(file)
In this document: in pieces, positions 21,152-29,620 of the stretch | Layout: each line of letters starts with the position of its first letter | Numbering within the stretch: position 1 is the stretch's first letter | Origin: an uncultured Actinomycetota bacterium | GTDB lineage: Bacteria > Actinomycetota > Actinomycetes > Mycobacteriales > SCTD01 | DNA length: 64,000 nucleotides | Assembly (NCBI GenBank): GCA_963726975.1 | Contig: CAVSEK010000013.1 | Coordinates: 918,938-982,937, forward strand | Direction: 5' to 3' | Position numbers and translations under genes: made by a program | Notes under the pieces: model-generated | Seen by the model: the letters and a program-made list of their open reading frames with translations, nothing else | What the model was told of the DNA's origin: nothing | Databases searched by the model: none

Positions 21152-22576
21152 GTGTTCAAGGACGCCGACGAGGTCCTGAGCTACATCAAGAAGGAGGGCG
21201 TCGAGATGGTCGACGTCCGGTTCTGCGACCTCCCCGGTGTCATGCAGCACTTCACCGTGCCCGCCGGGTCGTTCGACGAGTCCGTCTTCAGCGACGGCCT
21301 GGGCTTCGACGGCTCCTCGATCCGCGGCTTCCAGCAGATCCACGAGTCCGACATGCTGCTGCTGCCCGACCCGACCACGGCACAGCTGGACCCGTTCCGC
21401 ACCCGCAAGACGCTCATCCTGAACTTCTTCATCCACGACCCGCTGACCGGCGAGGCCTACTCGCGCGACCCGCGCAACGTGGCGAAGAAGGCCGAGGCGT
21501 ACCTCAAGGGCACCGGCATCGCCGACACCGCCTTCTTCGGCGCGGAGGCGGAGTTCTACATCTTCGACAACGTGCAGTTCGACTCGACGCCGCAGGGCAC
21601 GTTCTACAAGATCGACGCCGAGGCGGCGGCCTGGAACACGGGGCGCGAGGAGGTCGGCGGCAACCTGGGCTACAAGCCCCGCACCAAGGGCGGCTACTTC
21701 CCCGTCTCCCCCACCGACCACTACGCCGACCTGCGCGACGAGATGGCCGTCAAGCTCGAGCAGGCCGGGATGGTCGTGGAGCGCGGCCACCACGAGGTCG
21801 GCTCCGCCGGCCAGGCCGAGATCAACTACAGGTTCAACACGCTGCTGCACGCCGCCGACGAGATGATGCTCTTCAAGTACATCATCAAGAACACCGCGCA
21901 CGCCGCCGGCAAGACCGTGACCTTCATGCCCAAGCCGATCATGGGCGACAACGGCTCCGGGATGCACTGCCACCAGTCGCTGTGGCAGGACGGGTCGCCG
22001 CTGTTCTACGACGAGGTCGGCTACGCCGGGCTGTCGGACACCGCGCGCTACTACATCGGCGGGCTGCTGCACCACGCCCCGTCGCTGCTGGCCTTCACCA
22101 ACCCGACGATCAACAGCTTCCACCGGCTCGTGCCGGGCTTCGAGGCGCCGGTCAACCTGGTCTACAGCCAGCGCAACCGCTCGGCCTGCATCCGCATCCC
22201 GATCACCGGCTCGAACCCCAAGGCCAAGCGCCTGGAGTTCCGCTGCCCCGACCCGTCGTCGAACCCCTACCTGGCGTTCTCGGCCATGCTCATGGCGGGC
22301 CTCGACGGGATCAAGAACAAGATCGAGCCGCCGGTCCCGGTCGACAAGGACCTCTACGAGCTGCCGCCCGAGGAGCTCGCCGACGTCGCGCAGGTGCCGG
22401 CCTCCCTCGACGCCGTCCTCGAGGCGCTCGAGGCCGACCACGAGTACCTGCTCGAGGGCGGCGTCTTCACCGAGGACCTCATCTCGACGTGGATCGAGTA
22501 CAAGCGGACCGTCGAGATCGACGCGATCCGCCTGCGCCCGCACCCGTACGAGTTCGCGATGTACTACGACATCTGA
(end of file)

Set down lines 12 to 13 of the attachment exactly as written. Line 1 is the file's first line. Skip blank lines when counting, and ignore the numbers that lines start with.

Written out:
22001 CTGTTCTACGACGAGGTCGGCTACGCCGGGCTGTCGGACACCGCGCGCTACTACATCGGCGGGCTGCTGCACCACGCCCCGTCGCTGCTGGCCTTCACCA
22101 ACCCGACGATCAACAGCTTCCACCGGCTCGTGCCGGGCTTCGAGGCGCCGGTCAACCTGGTCTACAGCCAGCGCAACCGCTCGGCCTGCATCCGCATCCC